02/11/2013 03:44 pm ET Updated Jan 23, 2014

The Success of the Nordics: It's the Mindset, Stupid!

Europe and America are more and more likely to begin talks about a new Comprehensive (Free) Trade Agreement. Still the dominant narrative in the U.S. about Europe is clearly one of perpetual crisis and inevitable stagnation. The anemic way European leaders tackle the euro crisis to reverse the bleak economic situation on the continent has led many analysts to suggest that Europe is doomed to fail in face of growing competition from quickly rising powers in the East. Some might even wonder why the U.S. would want to tie itself even more to its sickly relative across the Atlantic.

Wait! Just not so fast! Recent data about the transatlantic economy (released yearly by the Center for Transatlantic Relations), which includes both trade and investments and jobs created by either in the other's economy, suggests that this is and will remain the single most important economic and strategic partnership. And while many structural problems certainly underline the dire state of Europe, it would be a mistake to paint with too broad brushes when it comes to the current state of European affairs.

An important argument is often missing from the debate -- the fact that far from all of Europe is in a perpetual state of crisis. In fact, the European economy is a diverse set of economies including some of the most viable ones in the world. In the World Economic Forum's latest Global Competitiveness Index, six out of world's 10 most competitive economies are European, with five European countries even ranking above the United States.

True enough, a large part of European economies struggle with chronic fiscal mismanagement, absence of economic growth and record unemployment figures. Some of the problems are cyclical, while most are self-inflicted. The latter are a result political gridlock, complacency, the lack of consensus between social partners, lack of transparency, ideologically driven economic policies, corruption and mismanagement of government budgets, the absence of entrepreneurship and innovation, a bloated and unsustainable welfare system. The list is long.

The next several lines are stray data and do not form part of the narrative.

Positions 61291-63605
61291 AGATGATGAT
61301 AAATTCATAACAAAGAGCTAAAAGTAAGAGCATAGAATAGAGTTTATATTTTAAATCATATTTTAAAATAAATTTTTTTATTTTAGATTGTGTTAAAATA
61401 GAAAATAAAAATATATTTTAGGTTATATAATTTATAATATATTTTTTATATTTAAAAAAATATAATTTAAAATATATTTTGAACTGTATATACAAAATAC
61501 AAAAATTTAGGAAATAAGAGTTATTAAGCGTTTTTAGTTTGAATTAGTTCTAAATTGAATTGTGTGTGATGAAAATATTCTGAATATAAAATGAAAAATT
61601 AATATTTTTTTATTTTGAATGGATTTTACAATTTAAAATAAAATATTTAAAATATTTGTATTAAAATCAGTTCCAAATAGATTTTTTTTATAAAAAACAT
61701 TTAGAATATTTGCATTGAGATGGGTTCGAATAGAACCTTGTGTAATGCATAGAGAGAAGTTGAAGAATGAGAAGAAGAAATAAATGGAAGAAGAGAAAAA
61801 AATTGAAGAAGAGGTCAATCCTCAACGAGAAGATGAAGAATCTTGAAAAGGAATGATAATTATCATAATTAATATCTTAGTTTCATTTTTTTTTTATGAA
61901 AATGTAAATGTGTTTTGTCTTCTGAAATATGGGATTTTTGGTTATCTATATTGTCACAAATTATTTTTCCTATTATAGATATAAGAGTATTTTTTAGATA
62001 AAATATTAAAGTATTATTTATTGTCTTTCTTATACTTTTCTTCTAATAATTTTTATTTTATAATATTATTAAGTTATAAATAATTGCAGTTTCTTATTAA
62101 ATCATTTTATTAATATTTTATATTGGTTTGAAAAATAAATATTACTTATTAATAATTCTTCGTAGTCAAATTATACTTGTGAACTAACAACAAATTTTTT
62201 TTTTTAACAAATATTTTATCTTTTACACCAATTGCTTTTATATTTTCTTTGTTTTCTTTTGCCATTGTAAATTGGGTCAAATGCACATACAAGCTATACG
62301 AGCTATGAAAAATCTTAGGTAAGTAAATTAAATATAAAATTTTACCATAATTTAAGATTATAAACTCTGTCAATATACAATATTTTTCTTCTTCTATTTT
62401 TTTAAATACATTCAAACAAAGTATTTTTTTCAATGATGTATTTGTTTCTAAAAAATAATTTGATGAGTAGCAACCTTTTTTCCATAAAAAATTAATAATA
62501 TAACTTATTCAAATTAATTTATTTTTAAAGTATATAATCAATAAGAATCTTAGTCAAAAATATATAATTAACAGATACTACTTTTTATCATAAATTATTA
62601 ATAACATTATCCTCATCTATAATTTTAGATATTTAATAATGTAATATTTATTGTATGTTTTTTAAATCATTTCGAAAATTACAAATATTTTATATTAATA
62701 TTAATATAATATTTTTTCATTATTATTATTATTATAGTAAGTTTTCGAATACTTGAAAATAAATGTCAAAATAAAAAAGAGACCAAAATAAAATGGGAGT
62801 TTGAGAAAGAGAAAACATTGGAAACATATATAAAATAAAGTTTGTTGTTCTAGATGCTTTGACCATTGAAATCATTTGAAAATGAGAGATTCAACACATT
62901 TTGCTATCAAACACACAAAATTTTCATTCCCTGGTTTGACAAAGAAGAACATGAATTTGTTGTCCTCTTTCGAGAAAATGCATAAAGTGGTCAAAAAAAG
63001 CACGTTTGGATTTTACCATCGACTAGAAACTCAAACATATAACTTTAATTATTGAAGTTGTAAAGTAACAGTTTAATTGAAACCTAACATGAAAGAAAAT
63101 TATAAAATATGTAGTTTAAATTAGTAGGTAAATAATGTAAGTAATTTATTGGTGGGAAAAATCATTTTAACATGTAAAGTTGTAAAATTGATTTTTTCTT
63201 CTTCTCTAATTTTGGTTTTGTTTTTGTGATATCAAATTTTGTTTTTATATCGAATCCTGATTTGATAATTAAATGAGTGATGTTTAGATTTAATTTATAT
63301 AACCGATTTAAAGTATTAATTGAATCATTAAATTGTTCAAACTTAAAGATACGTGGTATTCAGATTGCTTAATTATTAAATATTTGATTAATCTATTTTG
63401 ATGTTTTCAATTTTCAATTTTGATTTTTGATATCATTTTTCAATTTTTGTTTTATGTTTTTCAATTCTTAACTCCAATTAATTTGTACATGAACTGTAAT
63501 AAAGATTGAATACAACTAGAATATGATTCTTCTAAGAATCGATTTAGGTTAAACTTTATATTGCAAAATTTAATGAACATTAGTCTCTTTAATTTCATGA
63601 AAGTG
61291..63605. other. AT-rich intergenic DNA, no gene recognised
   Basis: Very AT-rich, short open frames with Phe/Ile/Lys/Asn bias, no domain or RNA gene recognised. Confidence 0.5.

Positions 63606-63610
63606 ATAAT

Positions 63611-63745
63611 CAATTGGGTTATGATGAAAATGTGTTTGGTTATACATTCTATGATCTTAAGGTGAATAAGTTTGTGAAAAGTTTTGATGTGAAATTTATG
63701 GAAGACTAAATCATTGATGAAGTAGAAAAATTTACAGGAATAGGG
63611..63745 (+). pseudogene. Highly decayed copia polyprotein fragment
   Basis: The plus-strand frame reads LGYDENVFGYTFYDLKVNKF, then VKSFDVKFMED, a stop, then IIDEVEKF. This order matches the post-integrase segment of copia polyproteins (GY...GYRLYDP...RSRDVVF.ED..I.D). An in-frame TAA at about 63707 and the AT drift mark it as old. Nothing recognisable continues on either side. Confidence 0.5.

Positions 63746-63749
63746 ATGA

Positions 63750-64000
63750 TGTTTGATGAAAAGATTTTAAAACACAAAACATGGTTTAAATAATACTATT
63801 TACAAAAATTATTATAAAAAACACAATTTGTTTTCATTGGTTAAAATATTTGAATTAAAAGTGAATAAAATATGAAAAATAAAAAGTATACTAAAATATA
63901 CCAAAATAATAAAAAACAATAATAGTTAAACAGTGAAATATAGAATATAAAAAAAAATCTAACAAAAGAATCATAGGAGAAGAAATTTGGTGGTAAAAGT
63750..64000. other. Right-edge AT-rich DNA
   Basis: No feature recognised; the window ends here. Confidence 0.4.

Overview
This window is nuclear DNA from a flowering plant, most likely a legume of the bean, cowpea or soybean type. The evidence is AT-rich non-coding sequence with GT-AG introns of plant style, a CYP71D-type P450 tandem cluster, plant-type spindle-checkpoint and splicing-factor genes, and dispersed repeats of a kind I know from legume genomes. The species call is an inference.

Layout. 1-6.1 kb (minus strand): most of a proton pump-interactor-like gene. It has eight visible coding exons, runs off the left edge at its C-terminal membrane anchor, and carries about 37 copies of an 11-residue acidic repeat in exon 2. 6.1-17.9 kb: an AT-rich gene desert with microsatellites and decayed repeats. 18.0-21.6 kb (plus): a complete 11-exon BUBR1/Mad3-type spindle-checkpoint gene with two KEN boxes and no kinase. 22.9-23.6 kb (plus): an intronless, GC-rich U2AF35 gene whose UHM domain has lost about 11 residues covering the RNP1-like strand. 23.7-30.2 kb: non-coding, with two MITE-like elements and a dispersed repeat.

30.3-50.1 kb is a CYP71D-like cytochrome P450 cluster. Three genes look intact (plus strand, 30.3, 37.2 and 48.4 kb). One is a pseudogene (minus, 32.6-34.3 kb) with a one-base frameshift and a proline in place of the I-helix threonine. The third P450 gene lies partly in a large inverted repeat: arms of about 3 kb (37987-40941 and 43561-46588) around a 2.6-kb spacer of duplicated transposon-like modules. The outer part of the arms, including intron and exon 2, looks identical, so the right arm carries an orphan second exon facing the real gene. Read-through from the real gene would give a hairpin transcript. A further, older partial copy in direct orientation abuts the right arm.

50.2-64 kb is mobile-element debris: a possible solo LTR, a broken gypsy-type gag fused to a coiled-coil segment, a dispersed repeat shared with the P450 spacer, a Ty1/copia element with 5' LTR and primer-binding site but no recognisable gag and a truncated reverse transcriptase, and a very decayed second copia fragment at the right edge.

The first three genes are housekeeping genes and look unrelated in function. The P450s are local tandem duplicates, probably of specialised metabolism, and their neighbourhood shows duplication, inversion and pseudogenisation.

There is a segment of Europe, however, which seems on the whole to have gotten it right. They are the Nordics, a like-minded group of countries. Three are members of the EU (Denmark, Sweden and Finland) and two others tied in closely (Norway and Iceland). They are among the leading in the world in many respects, surveying different global indicators, the Nordic countries are at the forefront. They are among the healthiest democracies, the least corrupt, the most equal and most competitive nations in the world.

They are wealthy, except for Norway, by the virtue of their smart and creative businesses, well-managed state and not natural resources. They are proud of their balanced budgets and sustained exports. They are constantly and consistently overhauling their education system, and have found innovative ways to manage their welfare spending. And while they are not void of challenges of extremism, their responses are more tolerance, more free speech, more democracy, not less. To a great extent the source of their success lies in their pragmatic approach to the relationship between the state and its citizens.

The beauty of it really is that the solutions in each country, while at a distance seem alike, are nevertheless very diverse, not one size fits all. Their identities are not fading, but becoming stronger in a globalized world, as a source of strength.

But leaving the economics aside, the Nordics are also leading with example when it comes to defense. They are no free riders! Whether in Afghanistan or Libya, the Nordic states have frequently pulled above their weight. In the field of humanitarian assistance and development, they are second to none. Moreover, while the rest of Europe is struggling with finding ways to overcome the shrinking military budgets and shortcomings of non-integrated defense markets, the Nordic defense cooperation constitutes an example of 'pooling and sharing' of capabilities in action.

Nordic states, which now increasingly include the Baltic states of Estonia, Latvia and Lithuania, offer an example. They constitute an attractive vision for the future of Europe that contrasts the dominant 'declinist' paradigm. It is critical therefore that the Nordics see their relative well-being not just an economic asset but also as a strategic asset with real-world implications.

At the same time, it behooves other struggling European nations to learn from their example and follow suit, undertaking measures to increase their economic competitiveness and strategic posture, political moderation and social balance. The countries that created Skype, Angry Birds and Nokia, high-tech windmills and Noma (the restaurant), however, don't advocate their responses to the challenges to be the one and only. That is exactly why they must be watched carefully.

If Europe were to fail, it would bring catastrophic consequences for its foremost ally, the United States and the world at large. Fortunately, Europe is not deemed to failure. If more European states would think and act like the Nordics, the narrative would be quite a different one.

Don't copy their solutions; copy their mindset!